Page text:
4. Glass water bottle. You can buy a reusable glass water bottle or do it on the cheap by washing out and reusing a glass juice bottle with a screw on cap. Being a klutz I balked at this idea until I realized how many glass jars and bottles I already use and drink out of regularly (jelly, salsa, juice, beer, wine, etc.) without breakage or incident.

Do you use a reusable aluminum water bottle? What do you think of the Sigg liner controversy? What do you think should Sigg do to win back these dissatisfied customers?

Wednesday, August 19, 2009

How to Make Nontoxic Blowing Bubble Mix

As The World’s Most Fabulous Aunt (trademark pending) I like to do fun things with my nieces and nephews. Preferably in a way that won’t kill them. Or maim them. Because hoo-boy! Parents can get testy when you return their kid to them with a chunk missing.

Not that I would know anything about that.

When I have kid visitors, I like to have something fun for them to do. One way I keep the older kids from gluing their faces to the hand held video games they bring with them (a little rude, yo) and keep the younger ones from climbing up my walls (taking full advantage of their normally eagle eyed parents being distracted by visiting and chatting with say, me) is to make and blow bubbles! Of course this being The Condo I like to do it green and on the cheap if I can help it. Here’s how.

Make and Blow Green Bubbles!

You will need:

Monday, August 17, 2009

How to Cook Edamame (Soybeans)

“Mom and Dad said their soybeans are ready and we can have some if we want,” Husband said.

“Why in the world would we want soybeans?” I said, thinking of all the things we buy that are made from soybeans like soy foam insulation (hey, I’m still tinkering with sealing air leaks in The Condo) and not thinking about actually cooking and eating the soybeans, like, well, beans. Ironic, because we regularly eat a large variety of beans.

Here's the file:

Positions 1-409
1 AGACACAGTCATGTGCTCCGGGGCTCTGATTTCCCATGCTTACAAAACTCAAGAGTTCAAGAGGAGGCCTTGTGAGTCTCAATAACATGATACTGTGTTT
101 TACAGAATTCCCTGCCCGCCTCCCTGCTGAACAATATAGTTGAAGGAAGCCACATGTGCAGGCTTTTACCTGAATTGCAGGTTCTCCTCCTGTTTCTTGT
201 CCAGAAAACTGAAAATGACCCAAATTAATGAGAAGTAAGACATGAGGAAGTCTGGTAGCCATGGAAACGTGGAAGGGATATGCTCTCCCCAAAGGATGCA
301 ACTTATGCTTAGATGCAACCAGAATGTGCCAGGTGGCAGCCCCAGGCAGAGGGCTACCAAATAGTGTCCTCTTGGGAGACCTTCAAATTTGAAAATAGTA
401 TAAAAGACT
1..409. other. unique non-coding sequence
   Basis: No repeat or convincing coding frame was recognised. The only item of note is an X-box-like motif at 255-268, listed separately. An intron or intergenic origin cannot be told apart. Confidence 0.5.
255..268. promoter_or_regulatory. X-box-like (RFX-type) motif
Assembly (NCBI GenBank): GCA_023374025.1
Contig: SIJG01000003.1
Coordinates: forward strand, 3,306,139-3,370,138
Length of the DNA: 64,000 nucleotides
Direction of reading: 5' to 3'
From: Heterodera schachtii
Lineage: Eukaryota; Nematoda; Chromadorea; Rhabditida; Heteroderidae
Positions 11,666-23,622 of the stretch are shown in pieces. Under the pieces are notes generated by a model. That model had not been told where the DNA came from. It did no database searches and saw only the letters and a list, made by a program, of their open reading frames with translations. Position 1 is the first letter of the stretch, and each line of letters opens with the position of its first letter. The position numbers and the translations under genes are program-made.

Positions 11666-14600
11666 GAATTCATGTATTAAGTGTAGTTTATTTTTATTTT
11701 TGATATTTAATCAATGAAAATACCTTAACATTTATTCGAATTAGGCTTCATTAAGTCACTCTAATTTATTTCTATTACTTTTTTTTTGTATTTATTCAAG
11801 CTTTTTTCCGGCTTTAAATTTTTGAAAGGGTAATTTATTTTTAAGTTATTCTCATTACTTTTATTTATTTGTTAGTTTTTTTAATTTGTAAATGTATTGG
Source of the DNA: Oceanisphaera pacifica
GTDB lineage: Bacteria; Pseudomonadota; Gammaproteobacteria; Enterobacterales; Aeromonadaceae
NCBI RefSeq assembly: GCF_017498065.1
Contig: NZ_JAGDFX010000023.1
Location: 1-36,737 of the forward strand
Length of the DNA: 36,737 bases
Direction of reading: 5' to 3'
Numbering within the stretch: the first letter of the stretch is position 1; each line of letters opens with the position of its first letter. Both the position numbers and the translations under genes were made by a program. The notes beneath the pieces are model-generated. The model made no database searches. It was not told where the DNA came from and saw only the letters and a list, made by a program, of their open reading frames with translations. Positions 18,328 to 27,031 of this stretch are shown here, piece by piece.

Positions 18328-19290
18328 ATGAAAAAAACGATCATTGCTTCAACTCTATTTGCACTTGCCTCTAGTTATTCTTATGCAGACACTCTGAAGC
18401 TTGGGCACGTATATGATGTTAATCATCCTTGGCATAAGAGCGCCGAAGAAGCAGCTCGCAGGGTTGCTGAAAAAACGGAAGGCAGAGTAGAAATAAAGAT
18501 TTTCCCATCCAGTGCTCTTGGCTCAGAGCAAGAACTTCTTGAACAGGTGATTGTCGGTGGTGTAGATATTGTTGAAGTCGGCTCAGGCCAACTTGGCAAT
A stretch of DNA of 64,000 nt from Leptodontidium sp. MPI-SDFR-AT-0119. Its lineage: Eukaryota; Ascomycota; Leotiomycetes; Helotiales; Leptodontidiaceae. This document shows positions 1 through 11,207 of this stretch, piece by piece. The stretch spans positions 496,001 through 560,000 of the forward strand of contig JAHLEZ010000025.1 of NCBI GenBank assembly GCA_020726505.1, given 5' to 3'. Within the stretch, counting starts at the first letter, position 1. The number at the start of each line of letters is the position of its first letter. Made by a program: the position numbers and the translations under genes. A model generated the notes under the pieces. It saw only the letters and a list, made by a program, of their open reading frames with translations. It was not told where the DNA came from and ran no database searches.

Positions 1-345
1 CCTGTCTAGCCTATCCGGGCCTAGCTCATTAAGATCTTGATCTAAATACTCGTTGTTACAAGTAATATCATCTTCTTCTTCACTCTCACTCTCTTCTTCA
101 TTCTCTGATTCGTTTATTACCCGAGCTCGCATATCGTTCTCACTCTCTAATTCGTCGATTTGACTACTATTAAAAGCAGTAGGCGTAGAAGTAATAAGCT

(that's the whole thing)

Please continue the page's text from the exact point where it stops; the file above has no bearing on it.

Husband gives me an exasperated look, “Soybeans are edamame Lisa!”

Oh. I didn’t know that.

Did I ever mention that edamame are one of my favorite snacks and something I introduced Husband to early in our relationship?

I feel stupid. Oops.

Needless to say, I made it a point to steal as many soybeans from my in-law’s garden as possible visit my adoring in-laws. Actually the adoring part is true. They are lovely people. And my father in-law buys me power tools for Christmas. That puts them at the top of Santa’s Nice list. No lie.

So now I have a big bunch of fresh edamame – how do I cook them?

How to Cook Fresh Edamame (Soybeans)

Thursday, August 13, 2009

Craftsman Hammerhead Auto-Hammer Review

Craftsman gave me their NEXTEC Hammerhead Cordless Auto-Hammer to review. It is a battery operated nailer that doesn’t need a hose or compressor, unlike a large pneumatic nail gun. It’s also a much lighter weight than a pneumatic nail gun – something that this short woman appreciates. It quickly and powerfully drives a variety of nail sizes.

My test: I took the Auto-Hammer to a family reunion to a give it a thorough test run in case the party got a little slow and to get numerous opinions on it. Needless to say, if you want to get cozy with some of your husband’s older male relatives that you really don’t know very well and are a little old fashioned about women doing DIY projects, bring a new power tool to test at a family gathering. Just a helpful hint from me to you.